Luckily the game auto-saves regularly enough at ‘checkpoints’, so as long as you notice this before its too late, you can usually load up not too far from where you are. But, due to being so out-of-control of situations in the game, a well-aimed grenade or mortar strike can really change the tide of battle, and if you haven’t saved regularly, you can find yourself replaying large sections over and over again. Events like this can be frustrating as the game is difficult enough without adding cheap deaths into the equation.

While each mission is engaging and challenging, they do become a rather linear affair, and the storyline is so-so, with very little characterization. Similarly, the voice acting is annoying and overdramatic to say the least. The music fits the game well, but the graphics are mediocre. The animations for the soldiers are floaty but are nice and fluid for the vehicles, and this reminded me of the vehicle handling in Halo: Wars. Explosions also look nice, and throw up debris with great realism. Vehicles have various components, including wheels, engines, and turrets, which can all be destroyed individually. While these can be repaired, doing so is risky in the heat of battle.

Other ways the game tries to innovate the RTS genre are features previously found throughout the series; Units can run out of ammo and grenades and have to loot enemy units for items to put in their limited inventory. However as limited as it is you’ll rarely find yourself filling it up, whether that be because there’s not enough to fill it up with, or just your unit doesn’t live long enough to get bogged down with weaponry.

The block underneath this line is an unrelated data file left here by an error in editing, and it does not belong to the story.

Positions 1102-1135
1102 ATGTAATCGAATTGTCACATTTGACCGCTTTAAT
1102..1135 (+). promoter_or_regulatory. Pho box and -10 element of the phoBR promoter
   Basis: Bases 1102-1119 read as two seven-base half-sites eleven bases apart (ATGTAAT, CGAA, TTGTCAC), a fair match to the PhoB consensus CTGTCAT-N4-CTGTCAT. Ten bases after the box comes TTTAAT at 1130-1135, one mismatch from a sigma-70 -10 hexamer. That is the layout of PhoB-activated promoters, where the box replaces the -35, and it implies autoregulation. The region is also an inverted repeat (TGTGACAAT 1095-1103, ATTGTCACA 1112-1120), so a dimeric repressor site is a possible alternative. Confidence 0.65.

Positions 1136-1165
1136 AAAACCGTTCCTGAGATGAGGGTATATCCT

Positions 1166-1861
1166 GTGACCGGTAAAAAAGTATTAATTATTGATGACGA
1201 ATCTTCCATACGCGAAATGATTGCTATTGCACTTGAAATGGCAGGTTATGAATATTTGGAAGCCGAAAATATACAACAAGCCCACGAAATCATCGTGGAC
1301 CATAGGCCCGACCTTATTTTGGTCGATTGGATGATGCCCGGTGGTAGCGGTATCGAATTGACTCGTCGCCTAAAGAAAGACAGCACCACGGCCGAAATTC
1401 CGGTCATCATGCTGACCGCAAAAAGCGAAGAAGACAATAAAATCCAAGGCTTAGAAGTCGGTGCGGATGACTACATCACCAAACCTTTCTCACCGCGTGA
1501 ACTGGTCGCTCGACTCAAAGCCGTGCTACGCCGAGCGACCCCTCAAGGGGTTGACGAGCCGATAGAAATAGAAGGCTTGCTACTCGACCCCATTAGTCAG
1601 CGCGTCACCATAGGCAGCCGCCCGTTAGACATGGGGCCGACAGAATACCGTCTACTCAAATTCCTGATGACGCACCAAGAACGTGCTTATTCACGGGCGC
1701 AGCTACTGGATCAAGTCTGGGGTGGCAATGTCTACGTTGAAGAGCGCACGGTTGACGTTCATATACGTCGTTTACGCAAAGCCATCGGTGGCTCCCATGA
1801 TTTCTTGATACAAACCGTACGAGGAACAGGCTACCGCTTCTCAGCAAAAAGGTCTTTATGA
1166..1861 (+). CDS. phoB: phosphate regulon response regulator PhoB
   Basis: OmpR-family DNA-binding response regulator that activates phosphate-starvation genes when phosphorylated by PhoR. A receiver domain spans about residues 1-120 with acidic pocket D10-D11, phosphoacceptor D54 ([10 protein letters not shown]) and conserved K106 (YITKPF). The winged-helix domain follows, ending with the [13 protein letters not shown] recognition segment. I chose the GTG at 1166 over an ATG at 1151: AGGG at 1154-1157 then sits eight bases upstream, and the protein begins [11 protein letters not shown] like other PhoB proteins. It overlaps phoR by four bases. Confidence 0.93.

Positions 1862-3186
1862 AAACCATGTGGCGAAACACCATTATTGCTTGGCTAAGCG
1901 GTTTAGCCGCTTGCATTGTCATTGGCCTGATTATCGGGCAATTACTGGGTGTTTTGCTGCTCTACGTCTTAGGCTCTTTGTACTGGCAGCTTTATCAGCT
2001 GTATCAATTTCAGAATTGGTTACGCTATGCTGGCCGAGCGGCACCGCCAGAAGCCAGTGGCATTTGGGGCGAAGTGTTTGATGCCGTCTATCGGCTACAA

Pop up shooting galleries were super-realistic back then

I feel that I should also point out some bugs in the game before I finish. There was nothing too major in terms of performance, but it throw the gameplay off at times. Firstly, I lost the mouse a fair few times while playing, and had to open the menu for it to return. While it was nothing major 90% of the time, when I’m trying to time when and where I place my shots in direct control, having the mouse disappear was a big deal. Secondly, a lot of times when units went to occupy a mortar or machine gun, they’d just sit in it and not do anything. This meant that that weapon was rendered useless, and when the game places items at your disposal to allow you to continue, not being able to use them obviously means you’re not going to be able to progress.

Men of War: Condemned Heroes is a good game. The question is; do you have the patience to play it? Newcomers to the genre probably won’t, and even veterans might get easily annoyed at the feeling of helplessness the game can give you when there are so many units but such little control. If you’ve played the series before and like it, then you’ll probably like this one too, especially with the new direct control feature. If you’ve never played the series before and this review sounds like a challenge you’re willing to take on, then this game’s definitely for you. And if you’ve read this review and you’re not sure, then I’d recommend buying the first Men of War. It’ll be cheaper, which means less money to dish out when you ultimately throw your keyboard through your screen.

Top Game Moment: Taking control of a tank and utterly owning enemy troops from afar.

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By Mugzy (I just got here) on May 10, 2012
"Direct Control" has always been in the series, nothing new there.